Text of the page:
The vibrant colors of Vasily Kandinsky’s Picture With An Archer (1909) almost obscure its subject. At lower right, an archer on horseback leaps through a radiant landscape of towering trees and rock formations. Men in Russian dress stand in the left foreground; behind them is a group of buildings with onion-shaped domes. This folkloric scene evokes Kandinsky’s native Russia, and it also bears the influence of Murnau, the southern German town where the artist lived when he made this work: the black outlines enclosing bright colors recall reverse glass painting, a local craft. “Color,” Kandinsky wrote a year later, “is a power which directly influences the soul.”
Pointillism clearly influenced this painting, even though, unlike Seurat, Gustav Klimt never expressed an interest in utilizing optics in his work. Nine-tenths of The Park (1909) is a solid mass of foliage, thus if not for the tree trunks and strips of grass at the bottom, this composition would be wholly abstract. The painting’s naturalistic elements are offset by Klimt’s decorative mosaic of blue, green and yellow dots, which are rendered representational only with the aid of the work’s lower section. This is a visually demanding work, and possibly one of Klimt’s finest plein air paintings (although many of his landscapes were finished in the studio, all were begun in the open air). He painted these throughout his career, but to this day they are celebrated far less than his portraits.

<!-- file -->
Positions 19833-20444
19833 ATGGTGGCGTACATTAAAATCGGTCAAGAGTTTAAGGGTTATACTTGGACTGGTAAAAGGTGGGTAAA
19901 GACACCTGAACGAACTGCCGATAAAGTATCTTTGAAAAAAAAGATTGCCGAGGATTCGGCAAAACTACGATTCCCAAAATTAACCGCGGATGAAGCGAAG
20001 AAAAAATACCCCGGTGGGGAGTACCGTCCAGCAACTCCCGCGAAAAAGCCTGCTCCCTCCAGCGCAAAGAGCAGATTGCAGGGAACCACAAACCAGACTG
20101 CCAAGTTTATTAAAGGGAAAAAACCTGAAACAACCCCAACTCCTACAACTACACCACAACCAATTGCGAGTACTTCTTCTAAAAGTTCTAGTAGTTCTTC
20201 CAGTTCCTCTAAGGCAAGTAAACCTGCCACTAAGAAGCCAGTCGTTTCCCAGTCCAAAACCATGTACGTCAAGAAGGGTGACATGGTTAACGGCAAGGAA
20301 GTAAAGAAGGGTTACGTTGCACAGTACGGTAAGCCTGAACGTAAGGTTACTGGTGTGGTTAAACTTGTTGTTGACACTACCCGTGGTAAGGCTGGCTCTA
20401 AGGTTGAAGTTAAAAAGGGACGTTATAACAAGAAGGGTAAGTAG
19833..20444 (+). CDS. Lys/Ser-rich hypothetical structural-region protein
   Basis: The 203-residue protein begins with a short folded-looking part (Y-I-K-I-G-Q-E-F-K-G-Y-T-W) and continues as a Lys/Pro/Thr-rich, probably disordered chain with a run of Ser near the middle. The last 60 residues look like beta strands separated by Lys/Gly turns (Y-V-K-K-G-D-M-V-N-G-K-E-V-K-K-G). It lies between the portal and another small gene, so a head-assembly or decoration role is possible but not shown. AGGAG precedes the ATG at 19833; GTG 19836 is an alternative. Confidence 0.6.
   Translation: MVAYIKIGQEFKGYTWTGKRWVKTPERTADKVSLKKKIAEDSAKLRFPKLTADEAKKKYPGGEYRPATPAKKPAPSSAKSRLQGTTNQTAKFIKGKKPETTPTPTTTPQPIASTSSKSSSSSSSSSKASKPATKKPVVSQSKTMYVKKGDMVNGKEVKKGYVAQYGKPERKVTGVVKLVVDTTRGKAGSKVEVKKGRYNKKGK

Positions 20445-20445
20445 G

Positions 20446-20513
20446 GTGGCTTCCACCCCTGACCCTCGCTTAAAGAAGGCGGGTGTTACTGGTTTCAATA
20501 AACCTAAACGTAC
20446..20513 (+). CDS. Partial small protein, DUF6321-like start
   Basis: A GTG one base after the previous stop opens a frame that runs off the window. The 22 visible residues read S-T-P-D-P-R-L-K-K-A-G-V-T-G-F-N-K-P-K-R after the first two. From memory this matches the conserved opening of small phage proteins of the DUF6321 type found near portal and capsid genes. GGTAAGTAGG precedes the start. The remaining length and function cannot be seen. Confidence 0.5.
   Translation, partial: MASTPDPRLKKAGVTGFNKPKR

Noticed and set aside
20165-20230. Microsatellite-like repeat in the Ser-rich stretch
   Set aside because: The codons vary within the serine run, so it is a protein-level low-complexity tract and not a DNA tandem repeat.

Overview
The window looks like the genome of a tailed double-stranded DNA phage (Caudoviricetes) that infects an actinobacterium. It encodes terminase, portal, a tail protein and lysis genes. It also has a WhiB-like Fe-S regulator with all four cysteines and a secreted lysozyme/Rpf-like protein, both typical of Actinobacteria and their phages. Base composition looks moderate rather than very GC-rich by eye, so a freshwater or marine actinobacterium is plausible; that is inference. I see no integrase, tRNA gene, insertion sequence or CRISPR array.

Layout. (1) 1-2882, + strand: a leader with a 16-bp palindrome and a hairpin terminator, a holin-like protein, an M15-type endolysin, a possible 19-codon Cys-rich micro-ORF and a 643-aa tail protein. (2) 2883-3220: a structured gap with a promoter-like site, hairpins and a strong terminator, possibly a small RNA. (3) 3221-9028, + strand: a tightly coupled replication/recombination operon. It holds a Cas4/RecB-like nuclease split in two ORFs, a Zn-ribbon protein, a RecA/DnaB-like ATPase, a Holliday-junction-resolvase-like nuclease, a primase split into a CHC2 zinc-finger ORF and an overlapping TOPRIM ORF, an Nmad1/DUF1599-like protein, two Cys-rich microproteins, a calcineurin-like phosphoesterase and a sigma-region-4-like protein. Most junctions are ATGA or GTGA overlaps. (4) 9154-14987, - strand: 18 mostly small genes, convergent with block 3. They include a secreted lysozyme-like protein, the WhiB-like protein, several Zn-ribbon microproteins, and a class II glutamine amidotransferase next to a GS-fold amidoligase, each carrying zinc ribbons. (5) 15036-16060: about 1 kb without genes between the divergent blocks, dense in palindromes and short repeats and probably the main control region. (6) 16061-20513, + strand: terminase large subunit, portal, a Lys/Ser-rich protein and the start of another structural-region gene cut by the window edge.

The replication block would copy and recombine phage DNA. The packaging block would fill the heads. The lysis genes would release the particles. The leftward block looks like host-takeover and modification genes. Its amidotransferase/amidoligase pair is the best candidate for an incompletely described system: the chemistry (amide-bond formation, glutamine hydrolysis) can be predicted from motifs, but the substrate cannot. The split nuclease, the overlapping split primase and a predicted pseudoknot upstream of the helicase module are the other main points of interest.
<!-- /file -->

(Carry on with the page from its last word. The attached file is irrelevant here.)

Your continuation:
Between 1907 and 1911, Pablo Picasso continued to break apart the visible world into increasingly small facets of monochromatic (using one color) planes of space within his cubist style. Painted in Paris, during the Winter of 1908-09, Fruit Dish is considered to be one of the most outstanding examples of this process.
Fruit Dish is part of the permanent collection at the Museum of Modern Art in NYC.